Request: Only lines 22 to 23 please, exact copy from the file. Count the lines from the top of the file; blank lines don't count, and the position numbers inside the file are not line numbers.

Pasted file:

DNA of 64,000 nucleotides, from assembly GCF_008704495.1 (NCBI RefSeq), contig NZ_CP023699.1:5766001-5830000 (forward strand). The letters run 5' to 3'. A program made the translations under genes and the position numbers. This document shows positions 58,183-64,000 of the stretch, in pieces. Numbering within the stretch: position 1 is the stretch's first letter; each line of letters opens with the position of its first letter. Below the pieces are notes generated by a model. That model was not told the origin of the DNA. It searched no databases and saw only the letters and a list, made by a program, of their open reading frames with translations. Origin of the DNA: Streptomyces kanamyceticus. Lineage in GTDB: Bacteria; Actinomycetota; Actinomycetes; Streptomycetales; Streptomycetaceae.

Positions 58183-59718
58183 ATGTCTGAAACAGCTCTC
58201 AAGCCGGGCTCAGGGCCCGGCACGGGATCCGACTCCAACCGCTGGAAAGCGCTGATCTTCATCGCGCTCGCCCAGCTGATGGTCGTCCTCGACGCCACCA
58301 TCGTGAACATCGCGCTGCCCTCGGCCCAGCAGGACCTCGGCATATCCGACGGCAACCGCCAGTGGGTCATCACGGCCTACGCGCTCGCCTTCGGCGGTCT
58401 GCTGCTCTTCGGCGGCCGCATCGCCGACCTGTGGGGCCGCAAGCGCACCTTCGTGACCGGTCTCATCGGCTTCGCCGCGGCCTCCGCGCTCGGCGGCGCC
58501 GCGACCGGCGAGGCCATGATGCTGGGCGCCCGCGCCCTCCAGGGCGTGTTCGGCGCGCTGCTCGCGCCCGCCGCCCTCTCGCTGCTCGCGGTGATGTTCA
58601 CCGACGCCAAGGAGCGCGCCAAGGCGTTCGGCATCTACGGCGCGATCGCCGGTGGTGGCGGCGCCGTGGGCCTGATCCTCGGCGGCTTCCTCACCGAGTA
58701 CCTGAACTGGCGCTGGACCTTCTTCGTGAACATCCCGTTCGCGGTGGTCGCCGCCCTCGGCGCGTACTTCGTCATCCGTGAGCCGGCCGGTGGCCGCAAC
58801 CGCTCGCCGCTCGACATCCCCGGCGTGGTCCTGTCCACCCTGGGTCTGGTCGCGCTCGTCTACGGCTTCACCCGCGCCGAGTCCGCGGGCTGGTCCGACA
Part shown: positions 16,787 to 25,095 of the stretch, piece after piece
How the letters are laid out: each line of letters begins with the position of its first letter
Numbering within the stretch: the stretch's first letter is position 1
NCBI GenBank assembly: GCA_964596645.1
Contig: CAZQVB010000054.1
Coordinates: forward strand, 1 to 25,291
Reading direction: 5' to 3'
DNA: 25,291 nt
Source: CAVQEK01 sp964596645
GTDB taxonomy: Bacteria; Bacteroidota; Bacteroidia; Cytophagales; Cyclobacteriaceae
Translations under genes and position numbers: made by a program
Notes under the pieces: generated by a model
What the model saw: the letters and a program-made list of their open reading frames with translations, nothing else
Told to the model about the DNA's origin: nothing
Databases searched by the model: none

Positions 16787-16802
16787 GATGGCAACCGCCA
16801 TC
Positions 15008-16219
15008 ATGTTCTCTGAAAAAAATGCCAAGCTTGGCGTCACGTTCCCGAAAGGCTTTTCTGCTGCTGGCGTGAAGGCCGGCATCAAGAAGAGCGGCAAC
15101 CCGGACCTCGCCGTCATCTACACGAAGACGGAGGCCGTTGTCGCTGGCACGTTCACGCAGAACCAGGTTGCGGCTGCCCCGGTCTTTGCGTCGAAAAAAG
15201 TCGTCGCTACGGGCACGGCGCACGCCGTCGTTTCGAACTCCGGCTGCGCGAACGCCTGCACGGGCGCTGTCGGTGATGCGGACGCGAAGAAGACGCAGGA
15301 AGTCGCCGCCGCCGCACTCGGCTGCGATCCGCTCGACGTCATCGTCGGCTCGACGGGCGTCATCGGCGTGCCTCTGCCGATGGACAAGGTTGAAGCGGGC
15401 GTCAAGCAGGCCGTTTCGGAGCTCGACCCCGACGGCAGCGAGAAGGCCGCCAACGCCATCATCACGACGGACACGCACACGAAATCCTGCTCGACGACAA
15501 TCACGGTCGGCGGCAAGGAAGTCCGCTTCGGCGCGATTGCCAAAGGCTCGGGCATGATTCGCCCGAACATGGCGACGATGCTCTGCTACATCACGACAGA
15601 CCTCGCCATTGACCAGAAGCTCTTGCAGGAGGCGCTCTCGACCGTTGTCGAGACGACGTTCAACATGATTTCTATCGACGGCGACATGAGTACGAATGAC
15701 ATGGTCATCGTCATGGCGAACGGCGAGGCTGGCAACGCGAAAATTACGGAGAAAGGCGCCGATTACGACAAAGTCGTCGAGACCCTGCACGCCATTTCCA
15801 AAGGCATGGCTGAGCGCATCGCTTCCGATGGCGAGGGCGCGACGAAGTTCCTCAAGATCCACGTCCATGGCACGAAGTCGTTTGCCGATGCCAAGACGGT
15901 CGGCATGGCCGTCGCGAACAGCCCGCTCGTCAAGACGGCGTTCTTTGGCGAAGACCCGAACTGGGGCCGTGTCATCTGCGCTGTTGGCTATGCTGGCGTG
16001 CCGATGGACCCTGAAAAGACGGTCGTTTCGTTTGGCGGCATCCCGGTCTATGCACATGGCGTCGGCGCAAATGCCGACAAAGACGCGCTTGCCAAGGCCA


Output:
Notes under the pieces: generated by a model
What the model saw: the letters and a program-made list of their open reading frames with translations, nothing else